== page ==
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To modify physical custody of child, must establish material change and significant effect on child's well-being.

Plaintiff appealed the trial court's order denying plaintiff's motion to modify physical custody of two of the parties' minor children. In 2014, a consent order was entered wherein the parties agreed to share joint legal custody of all three children, with plaintiff having primary physical custody of the eldest child and defendant having primary physical custody of the two other children. In May, 2016, plaintiff filed a motion to modify custody, essentially seeking primary physical custody of the parties' two minor children based on a purported change of circumstances.

To demonstrate a change of circumstances as set forth in MCL 722.27(1)(c), the moving party must establish that, since the entry of the last custody order, the conditions surrounding custody of the child, which have or could have a significant effect on the child's well-being, have materially changed. Not just any change will amount to a change of circumstances, rather, the evidence must amount to more than normal life changes that occur during the child's life. There must be at least some evidence that the material changes have had or will almost certainly have an effect on the child. The party moving to alter custody bears the burden, by a preponderance of the evidence.

To establish "proper cause" necessary to revisit a custody order, moving party must prove an appropriate ground for legal action. The appropriate ground should be relevant to at least one of the twelve statutory best interest factors.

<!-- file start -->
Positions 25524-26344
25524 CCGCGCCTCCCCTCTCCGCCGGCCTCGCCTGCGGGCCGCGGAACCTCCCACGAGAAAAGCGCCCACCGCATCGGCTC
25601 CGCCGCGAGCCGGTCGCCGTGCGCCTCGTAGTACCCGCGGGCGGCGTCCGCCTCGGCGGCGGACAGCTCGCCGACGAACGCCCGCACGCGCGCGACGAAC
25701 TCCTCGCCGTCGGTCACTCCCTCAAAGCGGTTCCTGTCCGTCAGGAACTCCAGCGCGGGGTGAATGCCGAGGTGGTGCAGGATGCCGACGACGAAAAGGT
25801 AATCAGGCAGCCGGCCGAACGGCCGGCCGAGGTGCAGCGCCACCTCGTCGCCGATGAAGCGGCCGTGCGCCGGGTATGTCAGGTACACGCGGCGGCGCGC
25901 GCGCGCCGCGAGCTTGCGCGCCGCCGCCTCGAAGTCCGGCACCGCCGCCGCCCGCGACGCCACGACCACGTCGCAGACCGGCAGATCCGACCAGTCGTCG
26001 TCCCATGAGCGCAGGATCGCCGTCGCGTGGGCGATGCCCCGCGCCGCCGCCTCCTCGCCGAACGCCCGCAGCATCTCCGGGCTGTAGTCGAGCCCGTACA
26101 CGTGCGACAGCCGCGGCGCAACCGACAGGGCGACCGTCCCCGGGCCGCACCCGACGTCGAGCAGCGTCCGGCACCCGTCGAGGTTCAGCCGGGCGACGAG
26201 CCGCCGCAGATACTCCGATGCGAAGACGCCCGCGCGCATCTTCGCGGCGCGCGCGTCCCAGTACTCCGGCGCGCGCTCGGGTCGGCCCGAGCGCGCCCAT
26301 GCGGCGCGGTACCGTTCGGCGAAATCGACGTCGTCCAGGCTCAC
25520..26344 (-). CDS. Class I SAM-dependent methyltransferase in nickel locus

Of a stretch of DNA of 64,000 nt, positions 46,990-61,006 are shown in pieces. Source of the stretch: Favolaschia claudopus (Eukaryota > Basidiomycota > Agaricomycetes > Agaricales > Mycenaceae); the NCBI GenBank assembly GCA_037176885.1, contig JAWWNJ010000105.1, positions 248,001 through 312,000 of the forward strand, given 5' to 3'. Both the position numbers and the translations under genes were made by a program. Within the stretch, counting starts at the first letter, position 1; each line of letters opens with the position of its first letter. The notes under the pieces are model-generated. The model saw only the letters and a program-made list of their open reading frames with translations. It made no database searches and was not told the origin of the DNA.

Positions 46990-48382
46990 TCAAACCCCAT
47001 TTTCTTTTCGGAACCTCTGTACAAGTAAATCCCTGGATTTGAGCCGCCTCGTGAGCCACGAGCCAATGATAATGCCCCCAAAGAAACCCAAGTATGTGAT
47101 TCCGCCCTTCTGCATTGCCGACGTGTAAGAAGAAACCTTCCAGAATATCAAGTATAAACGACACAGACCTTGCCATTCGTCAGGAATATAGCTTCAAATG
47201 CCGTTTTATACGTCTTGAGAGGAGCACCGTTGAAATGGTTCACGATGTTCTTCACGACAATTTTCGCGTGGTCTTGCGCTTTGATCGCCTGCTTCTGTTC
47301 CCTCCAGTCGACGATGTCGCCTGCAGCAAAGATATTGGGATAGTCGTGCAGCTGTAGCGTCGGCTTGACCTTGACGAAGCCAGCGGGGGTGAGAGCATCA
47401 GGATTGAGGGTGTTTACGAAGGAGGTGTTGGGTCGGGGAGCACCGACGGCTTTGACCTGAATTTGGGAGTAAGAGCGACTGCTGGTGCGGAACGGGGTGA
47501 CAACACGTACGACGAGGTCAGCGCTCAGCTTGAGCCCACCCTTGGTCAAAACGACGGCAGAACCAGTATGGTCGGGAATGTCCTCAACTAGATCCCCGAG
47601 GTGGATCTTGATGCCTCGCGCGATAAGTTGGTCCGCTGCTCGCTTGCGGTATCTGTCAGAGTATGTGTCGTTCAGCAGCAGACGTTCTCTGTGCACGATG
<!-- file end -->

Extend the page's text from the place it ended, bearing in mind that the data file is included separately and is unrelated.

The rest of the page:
Plaintiff's motion was based upon allegations that since the last custody order of June 2014, the middle child's grades have fallen drastically, his friends appear to be engaged in drug use, sexual activity and racism, that physical and emotional bullying also have become issues among the child and his friends, and that defendant is unable to properly address these issues.

There was no indication in the record that defendant was not competent or willing to parent the child or to discipline him, and the record confirms that she has a close relationship with the child, that he confides in her, and that she has sought the assistance of both medical and school professionals when necessary to help and support the child. Further, defendant may have been surprised by plaintiff's allegations about the child's alleged behavior and activities at the hearing on plaintiff's motion, because plaintiff did not make defendant aware of what was going on, a fact that justifiably raised the ire of the trial court. When plaintiff did share information at the hearing, defendant appeared to take the issues very seriously and wanted to obtain more information to help and protect the child. Contrary to plaintiff's assertion on appeal, the trial court's decision to not hold a child custody hearing was grounded in its recognition that a change of circumstances had not been demonstrated that warranted a hearing, rather than, as plaintiff asserts, any concern on the part of the trial court that the parties' acrimony and lack of communication had caused the child's struggles.

Court of Appeals review of the record confirms that the trial court's conclusion that proper cause and a change of circumstances did not exist to warrant modifying custody.

Nothing is more important to parents than their children. If you are involved in a divorce or other family law matter that impacts your custody and parenting time rights, it is critical that you retain a highly qualified family law attorney.

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